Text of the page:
The year is 1998 and the Eurovision is set to land in Birmingham after Katrina and The Waves romped to victory with their now celebrated anthem ‘Love Shine A Light’. While the UK pin all their hopes on the now much forgotten, but strangely credible Imaani with ‘Where Are You’, Europe’s eyes were on Israel’s selected artist, the transgender songstress Dana International. Born Yaron Cohen, Dana International first experienced success as Israel’s first drag queen, before being signed by the DJ Offer Nissim and scoring a hit with the Whitney Houston parody ‘Saida Sultana’. By 1993, International had decided to undergo sexual reassignment surgery, which she had in London, before returning to Israel, where she was rapidly becoming a household name and platinum selling artist.

Having been a lifelong fan of the Eurovision Song Contest – International often cited Israel’s 1983 Eurovision entry ‘Chai’ by Ofra Haza as inspiration – she first trialled for the competition in 1995 with ‘Layla Tov, Eropa’. While the song failed the selection process, ranking second and losing out to Liora’s ‘Amen’, International’s home reputation was rapidly on the rise. By the time International re-entered the race to represent Israel in 1998, her household name status easily secured her the chance to head to Birmingham with the euphoric ode to powerful women of history, ‘Diva’.

However, 1998 was a world that found it hard to accept the possibility of a transgender act being taken seriously on a global stage, with International’s appearance being hailed as some kind of freakshow novelty act. To make matters worse, Israeli opinion was divided on her selection. With Orthodox Jews distinctly against her selection, her role within the Eurovision was constantly questioned. However, a determined Dana International rode out the wave, and took to the stage eighth, slotted between Poland’s Sixteen and Germany’s Guildo Horn.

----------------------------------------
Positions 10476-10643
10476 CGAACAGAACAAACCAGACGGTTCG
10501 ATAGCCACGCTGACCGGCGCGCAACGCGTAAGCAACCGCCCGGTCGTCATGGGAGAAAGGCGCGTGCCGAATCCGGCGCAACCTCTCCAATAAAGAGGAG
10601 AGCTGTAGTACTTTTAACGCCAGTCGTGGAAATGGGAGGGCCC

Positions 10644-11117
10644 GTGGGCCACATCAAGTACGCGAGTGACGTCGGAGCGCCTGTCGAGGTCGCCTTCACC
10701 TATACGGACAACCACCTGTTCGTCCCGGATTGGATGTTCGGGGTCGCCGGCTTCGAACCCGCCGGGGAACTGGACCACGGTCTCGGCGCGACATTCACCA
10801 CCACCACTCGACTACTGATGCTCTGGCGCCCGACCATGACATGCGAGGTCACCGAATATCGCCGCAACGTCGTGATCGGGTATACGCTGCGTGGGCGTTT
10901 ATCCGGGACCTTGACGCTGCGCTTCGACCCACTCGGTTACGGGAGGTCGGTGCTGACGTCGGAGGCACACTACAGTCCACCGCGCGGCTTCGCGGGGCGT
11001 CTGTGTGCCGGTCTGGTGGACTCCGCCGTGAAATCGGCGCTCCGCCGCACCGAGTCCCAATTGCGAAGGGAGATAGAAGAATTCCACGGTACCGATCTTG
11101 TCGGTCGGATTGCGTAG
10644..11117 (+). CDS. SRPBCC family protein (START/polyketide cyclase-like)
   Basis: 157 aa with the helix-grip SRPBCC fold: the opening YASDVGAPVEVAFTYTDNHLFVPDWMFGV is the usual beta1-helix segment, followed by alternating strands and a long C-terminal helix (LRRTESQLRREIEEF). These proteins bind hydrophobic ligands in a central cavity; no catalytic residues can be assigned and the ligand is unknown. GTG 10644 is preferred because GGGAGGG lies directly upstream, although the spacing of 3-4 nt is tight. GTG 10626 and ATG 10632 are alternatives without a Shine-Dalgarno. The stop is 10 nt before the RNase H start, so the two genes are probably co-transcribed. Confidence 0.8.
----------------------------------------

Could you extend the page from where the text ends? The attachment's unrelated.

After a sensational performance, the race was a tight one. With Malta’s hopes pinned on their first ever Eurovision win, their balladeer Chiara proved immensely popular, with the UK’s own Imaani also soaring ahead in the polling. However, the ultimate victor was an overwhelmed, ecstatic Dana International, who shocked audiences by making them wait for her reprise performance and award acceptance until she had changed into her elaborate Jean-Paul Gaultier bird feathers.

With ‘Diva’ a surefire international hit, landing at the number 11 spot in the UK (despite many radio stations refusing to playlist the controversial act), Dana International quickly released her first ever English language album – the aptly titled Free. While International became victim of death threats, she continued unperturbed in her quest for global acceptance for the transgender community.

Though the UK audiences were never fully exposed to the pop mastery of the Rob and Ferdi Bolland produced Free, hopefully a retrospective glance at the dance driven celebration will reap post-release praise upon the album. Cleverly infusing the traditional with explosively contemporary, International manages to fully explore and expose her identity within the confines of a pop record. While seen by the public as a purveyor of sexual fantasy and deviation, the woman behind the act, Sharon Cohen, is in fact a traditionally charged, humble soul in touch with her roots. From the pointed ‘If You Don’t Love Me The Way I Am’ to the celebratory ‘Glamorous’, the  ancestral ‘Dror Yikra’ to the euphoric ‘Ani Ohevet (I Love)’, Free is an album that encompasses every element of the performer and projects them unassumingly into the audience’s realm. Free may not have been a major chart success, but Dana International is one of the few acts in history to successfully make a mark on an audience and ask them to change their way of thinking. As she so strikingly states with her Stevie Wonder cover, the only way to be ‘Free’ is to be happy with who you are.

Free is available to download from iTunes.